On 13 August 2016 Chancellor Philip Hammond guaranteed EU funding beyond the date the UK leaves the EU. This means that British universities will have certainty over future funding and should continue to bid for competitive EU funds, including Horizon 2020 projects, while the UK remains a member of the EU. The Russell Group has welcomed this announcement in light of the considerable uncertainty around the status of funding for projects continuing after the UK leaves the EU. LERU hopes that this will encourage UK researchers to continue to apply for Horizon 2020 funding and should help to reassure European partners that the inclusion of UK academics in Horizon 2020 projects is not a risk.

UK Government statement | Scientists for EU response | David Gauke MP letter to David Davis MP

On 8 October 2017 the European Commission published a clarification for British participants in EU funded projects post Brexit, which reaffirms what we already know. The UK retains eligibility to fully participate and receive funding from the Horizon 2020 research programme while the UK remains a member of the EU. Colleagues should continue to apply for, and agree to become partners in, EU H2020 proposals. Our post-Brexit engagement will depend on the outcome of the UK/EU negotiations, but the government has discussed the importance of continued research collaboration with the EU and Chancellor Philip Hammond guaranteed funding of existing projects beyond the date the UK leaves the EU to ensure we can continue to participate.

Research Support Office blog: European Commission clarification on UK Applicants to Horizon 2020 - 12 October 2017 (EASE login required)

How is the University responding to the EU referendum decision?

The University’s Court has established a sub-group to have oversight of the University’s strategic response to the EU referendum. This group comprises a number of members of Court and senior University managers including the Principal, Senior Vice-Principal and the University Secretary.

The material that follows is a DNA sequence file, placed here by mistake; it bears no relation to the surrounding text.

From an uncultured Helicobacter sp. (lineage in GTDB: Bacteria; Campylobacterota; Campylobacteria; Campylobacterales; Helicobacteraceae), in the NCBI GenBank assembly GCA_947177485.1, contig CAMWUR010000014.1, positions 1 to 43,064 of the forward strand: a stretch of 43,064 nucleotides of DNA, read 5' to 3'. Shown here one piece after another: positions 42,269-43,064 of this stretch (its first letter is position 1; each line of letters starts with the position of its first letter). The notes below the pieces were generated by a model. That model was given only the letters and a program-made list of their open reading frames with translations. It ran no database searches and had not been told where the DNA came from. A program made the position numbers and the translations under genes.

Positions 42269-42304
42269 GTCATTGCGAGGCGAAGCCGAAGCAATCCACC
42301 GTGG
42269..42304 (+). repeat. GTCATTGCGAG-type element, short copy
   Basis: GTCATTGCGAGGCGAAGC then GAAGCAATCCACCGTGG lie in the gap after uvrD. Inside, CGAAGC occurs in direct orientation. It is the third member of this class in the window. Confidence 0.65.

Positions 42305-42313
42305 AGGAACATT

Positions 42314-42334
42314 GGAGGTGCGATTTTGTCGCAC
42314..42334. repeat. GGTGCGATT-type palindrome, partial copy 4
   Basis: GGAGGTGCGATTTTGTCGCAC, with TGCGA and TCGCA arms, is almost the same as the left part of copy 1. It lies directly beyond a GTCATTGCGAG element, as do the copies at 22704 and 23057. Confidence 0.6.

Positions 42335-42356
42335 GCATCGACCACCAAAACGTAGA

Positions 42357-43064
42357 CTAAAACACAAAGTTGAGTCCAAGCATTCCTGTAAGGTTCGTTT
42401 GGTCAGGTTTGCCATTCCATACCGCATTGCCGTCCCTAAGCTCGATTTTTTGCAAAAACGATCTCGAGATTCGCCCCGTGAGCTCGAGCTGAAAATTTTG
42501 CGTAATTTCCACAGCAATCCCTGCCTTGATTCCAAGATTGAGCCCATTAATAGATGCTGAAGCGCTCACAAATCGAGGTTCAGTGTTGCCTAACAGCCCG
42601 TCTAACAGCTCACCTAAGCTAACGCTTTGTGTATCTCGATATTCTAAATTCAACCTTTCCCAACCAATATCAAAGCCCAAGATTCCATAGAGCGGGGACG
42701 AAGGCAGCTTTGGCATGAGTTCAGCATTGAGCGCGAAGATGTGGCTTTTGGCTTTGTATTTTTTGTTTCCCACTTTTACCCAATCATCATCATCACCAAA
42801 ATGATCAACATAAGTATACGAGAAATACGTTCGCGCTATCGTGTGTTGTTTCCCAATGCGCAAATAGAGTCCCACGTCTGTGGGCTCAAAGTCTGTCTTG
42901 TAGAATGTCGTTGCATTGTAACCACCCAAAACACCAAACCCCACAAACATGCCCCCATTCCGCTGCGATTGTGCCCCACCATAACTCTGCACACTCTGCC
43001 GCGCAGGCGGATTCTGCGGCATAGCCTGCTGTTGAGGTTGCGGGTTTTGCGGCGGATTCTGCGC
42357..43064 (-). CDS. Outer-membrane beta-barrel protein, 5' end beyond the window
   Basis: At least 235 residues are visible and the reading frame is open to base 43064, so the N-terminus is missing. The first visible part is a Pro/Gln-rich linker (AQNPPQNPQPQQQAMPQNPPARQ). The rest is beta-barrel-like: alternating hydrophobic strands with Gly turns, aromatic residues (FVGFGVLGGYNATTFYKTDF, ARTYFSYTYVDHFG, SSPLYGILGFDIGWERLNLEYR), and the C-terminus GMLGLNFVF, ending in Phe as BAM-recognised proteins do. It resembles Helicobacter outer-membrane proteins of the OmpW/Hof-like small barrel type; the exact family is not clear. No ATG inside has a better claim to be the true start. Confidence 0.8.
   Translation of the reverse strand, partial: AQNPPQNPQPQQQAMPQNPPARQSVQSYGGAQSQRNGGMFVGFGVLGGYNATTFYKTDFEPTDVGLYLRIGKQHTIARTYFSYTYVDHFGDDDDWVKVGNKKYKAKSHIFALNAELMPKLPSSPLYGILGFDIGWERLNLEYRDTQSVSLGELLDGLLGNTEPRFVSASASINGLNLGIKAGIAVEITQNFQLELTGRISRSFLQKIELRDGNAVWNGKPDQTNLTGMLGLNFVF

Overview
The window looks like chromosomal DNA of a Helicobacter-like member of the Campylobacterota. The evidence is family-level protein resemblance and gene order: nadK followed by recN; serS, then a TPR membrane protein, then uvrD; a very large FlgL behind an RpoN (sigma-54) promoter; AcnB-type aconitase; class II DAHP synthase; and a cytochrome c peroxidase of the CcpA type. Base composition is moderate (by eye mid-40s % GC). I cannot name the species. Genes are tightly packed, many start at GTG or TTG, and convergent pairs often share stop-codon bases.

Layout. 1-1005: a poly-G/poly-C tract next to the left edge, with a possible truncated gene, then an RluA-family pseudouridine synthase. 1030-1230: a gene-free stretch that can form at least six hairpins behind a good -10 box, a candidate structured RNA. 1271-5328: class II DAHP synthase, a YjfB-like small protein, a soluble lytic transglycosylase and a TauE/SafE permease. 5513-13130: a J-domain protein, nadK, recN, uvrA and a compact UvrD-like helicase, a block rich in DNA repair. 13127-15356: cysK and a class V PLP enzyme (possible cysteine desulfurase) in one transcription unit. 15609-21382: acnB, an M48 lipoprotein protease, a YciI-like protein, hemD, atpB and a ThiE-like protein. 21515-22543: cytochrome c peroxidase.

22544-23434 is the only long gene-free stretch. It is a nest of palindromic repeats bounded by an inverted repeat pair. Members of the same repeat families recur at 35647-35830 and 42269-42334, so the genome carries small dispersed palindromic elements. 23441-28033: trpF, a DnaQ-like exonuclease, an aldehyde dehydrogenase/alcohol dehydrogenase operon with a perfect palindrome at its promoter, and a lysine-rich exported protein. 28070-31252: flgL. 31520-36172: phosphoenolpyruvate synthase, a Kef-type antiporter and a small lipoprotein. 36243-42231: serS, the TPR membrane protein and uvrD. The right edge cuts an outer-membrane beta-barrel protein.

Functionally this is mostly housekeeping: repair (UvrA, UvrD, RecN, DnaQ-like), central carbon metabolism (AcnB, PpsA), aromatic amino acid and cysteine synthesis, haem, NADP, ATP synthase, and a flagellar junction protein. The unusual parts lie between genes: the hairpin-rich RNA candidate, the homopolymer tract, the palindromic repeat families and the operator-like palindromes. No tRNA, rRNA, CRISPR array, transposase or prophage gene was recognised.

The University is also working closely with key sector bodies such as the Russell Group, Universities UK and Universities Scotland who will be leading discussions on a number of areas with the UK and Scottish governments.

Legal advice and support for EU staff (May 2017)

The University is providing additional support for staff from the European Economic Area (EEA) and Switzerland (and any other member of staff with an EEA or Swiss partner and/or dependants), over the coming months:

Full details of the legal advice and support for staff

Videos, slides and FAQs with advice from external lawyers (EASE login required)

Scottish Government events for EU nationals

The Scottish Government hosted a roundtable event on 21 June 2017 for EU nationals living or working in Scotland, to hear your experiences and concerns about the impact of Brexit on the rights of EU nationals in Scotland.

On 17 August 2016 First Minister Nicola Sturgeon and her Cabinet held a public question and answer session to meet EU nationals living, working and studying in Scotland. The streamed event can be viewed on YouTube.

Frequently Asked Questions

Information is now available which we will continue to update regularly.

EU research funding FAQs for research staff (27 February 2019)

Brexit planning FAQs for staff (17 April 2019)

Brexit planning FAQs for managers (7 May 2019)

Erasmus+ FAQs for students and staff (26 April 2019)

Download the FAQs (updated 27 January 2017)

Further communications

A series of open meetings have been held where staff have had the chance to hear from senior management about how the University will be responding to the referendum decision.

Download the staff presentations given by Senior Vice-Principal, Professor Charlie Jeffery, and University Secretary, Sarah Smith, in July and September/October 2016.

Staff presentations (secured) (EASE login required)